Doha, Qatar – Representatives from the world’s poorest countries have gathered for a five-day conference to determine how to achieve crucial development goals – from food security to access to clean energy by 2030.
But amid the business suits and dry speeches, young delegates emerged to make sure their opinions were also part of the debate.
“All decisions made at high levels affect us, so it is important to shape the narrative and ensure our voice is well represented,” Reekelitsoe Molapo told Al Jazeera.
Molapo, 28, from the kingdom of Lesotho in southern Africa, is one of 92 youth delegates invited to this year’s United Nations Conference on Least developed countries (PMA).
There are 46 LDCs and the summit is usually held every 10 years. But due to the coronavirus pandemic, it was postponed twice. This was the fifth summit of its kind, but the first in which a number of roundtables, forums and meetings were designed specifically for young participants to enable them to progress further.
About 60 percent of the population in the least developed countries is under 25, according to UN data. The number of people aged 15 to 24 is expected to reach 336 million by 2050.
Young people are most exposed to poverty and social exclusion, preventing them from accessing education and employment opportunities. UN chief Antonio Guterres spoke at the summit opening ceremony “vicious circles” that prevent the poorest countries from stimulating their economies and improving education.
Yet young delegates shared their stories of resistance and resilience.
“I am not here today to highlight how difficult the situation is, but rather to highlight the courage and boldness of the LDCs,” said Molapo, selected for her social commitment in Lesotho.
In 2017, the young activist co-founded Conservation Music Lesotho, an organization that uses music to advance climate change messages among the children of his country.
By composing, explaining and producing songs, the group has so far reached over 5,000 students in rural areas across the country. Lesotho, entirely surrounded by South Africa, has about a third of its 2.1 million people living on less than $1.90 a day.
“People may not be aware climate change as a concept so it’s a way to make science much more accessible,” Molapo said.
Climate change is one of the most resonant topics during youth roundtables – and for good reason. People in LDCs are disproportionately affected by global challenges, including global warming which hits the poorest countries hardest.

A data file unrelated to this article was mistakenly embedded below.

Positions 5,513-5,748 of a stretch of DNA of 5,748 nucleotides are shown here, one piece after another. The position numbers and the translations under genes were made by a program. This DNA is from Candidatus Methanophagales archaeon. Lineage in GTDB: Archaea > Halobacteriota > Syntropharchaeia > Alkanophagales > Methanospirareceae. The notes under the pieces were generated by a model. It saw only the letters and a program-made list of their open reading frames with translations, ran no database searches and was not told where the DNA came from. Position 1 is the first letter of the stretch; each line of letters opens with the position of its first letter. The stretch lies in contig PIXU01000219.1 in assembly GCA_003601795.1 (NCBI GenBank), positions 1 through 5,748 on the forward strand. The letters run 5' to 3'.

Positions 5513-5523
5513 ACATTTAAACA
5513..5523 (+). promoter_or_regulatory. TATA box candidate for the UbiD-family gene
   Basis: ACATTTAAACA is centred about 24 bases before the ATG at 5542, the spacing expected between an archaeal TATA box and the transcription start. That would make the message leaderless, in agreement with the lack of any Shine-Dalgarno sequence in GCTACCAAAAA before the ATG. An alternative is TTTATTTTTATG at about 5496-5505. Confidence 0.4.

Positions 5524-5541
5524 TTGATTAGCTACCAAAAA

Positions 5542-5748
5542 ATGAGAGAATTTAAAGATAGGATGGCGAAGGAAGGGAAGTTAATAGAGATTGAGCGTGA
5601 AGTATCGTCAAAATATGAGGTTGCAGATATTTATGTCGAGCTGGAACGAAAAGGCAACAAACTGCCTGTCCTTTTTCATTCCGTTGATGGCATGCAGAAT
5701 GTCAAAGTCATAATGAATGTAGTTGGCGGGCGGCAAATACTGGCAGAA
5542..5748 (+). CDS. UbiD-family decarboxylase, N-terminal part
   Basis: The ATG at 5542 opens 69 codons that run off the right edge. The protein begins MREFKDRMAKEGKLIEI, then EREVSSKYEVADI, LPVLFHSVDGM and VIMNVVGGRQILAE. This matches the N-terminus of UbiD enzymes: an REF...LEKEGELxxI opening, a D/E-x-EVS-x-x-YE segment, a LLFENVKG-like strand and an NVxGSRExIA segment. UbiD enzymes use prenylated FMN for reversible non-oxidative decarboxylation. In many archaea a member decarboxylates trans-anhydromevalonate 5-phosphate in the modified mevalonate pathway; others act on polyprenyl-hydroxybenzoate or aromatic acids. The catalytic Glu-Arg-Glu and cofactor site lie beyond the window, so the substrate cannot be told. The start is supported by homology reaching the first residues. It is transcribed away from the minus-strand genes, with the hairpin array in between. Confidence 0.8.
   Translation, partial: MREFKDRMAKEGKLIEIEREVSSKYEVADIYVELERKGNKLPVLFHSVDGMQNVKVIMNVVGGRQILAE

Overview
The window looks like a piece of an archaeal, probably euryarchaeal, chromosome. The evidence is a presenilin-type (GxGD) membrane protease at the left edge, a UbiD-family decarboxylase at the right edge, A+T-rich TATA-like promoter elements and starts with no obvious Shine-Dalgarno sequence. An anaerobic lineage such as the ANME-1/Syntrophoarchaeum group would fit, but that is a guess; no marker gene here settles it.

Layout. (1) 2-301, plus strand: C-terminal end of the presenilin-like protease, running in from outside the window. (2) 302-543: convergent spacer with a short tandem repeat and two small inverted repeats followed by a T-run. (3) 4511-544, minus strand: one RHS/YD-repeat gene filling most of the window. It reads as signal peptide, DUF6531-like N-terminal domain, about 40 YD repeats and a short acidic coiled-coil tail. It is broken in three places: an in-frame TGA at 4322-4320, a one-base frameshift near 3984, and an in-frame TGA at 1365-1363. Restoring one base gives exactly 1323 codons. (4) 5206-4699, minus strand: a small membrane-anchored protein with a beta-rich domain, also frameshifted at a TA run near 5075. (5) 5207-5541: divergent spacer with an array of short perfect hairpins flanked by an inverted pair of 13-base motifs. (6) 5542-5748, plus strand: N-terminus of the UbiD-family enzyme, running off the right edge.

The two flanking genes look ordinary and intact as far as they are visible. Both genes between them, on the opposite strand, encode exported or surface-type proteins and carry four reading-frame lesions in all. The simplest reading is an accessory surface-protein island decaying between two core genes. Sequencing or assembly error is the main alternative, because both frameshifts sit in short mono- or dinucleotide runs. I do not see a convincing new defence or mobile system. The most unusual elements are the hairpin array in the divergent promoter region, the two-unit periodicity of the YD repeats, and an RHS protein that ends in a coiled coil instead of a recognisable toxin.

Over the past 50 years, almost 70 percent of global deaths caused by climate-related disasters took place in LDCs, study finds watch.
Htay Aung, 21, from Shan State in northern Myanmar, was five years old when his parents left him in a Buddhist monastery because they could not afford his education. He put together a group of 15 volunteers, each donating $0.5 per week to help children aged 2 to 10 who remained at the monastery.
At 14, he met a foreigner, a tourist traveling the country by bike who taught him a few words of English. It was a window to the outside world and a trigger for life, he said. After that, he contacted every passing tourist to learn English, including an Israeli couple so impressed by his determination that they helped him apply to a school in Israel.
Htay Aung has lived in Tel Aviv for three years, where he launched a program to teach English online to children in Myanmar. During the LDC Conference, he expanded his network by connecting with delegates from Nepal to Somalia on how to expand each other’s projects.
“It’s very important for us to be here because we work on the ground, we know what our problems are… The education we received is so different from that of our elders,” he said. he declared, emphasizing the importance of Internet access. and social media.
Besides climate change, digital inclusion was another topic of great concern among the young delegates. In least developed countries, around two-thirds of the population remains offline due to lack of infrastructure, affordability and skills.
A study by the International Telecommunications Union released on Sunday indicates that the gap between LDCs and the rest of the world in terms of Internet users has increased from 27 percentage points in 2011 to 30 percentage points in 2022.
“Our goal is to make our presence known to policymakers,” said Khanal Prajes, 22, from Nepal.
He works for The Movers, an organization that expands children’s access to education. “In Nepal, the main concern is to build roads, but human development is not a priority at all. »
Access to education in LDCs remains a major problem. The UN estimates the average child in these countries is expected to attend school 2.8 years less than the global average. There is an even larger gap of 6.4 years compared to member states of the Organization for Economic Co-operation and Development.
“I want to amplify my work and support government policies to include children’s issues in mainstream politics,” Prajes said.
The UN summit in Qatar was positive for networking, he added. “You have to come from the outside to be seen from the inside. »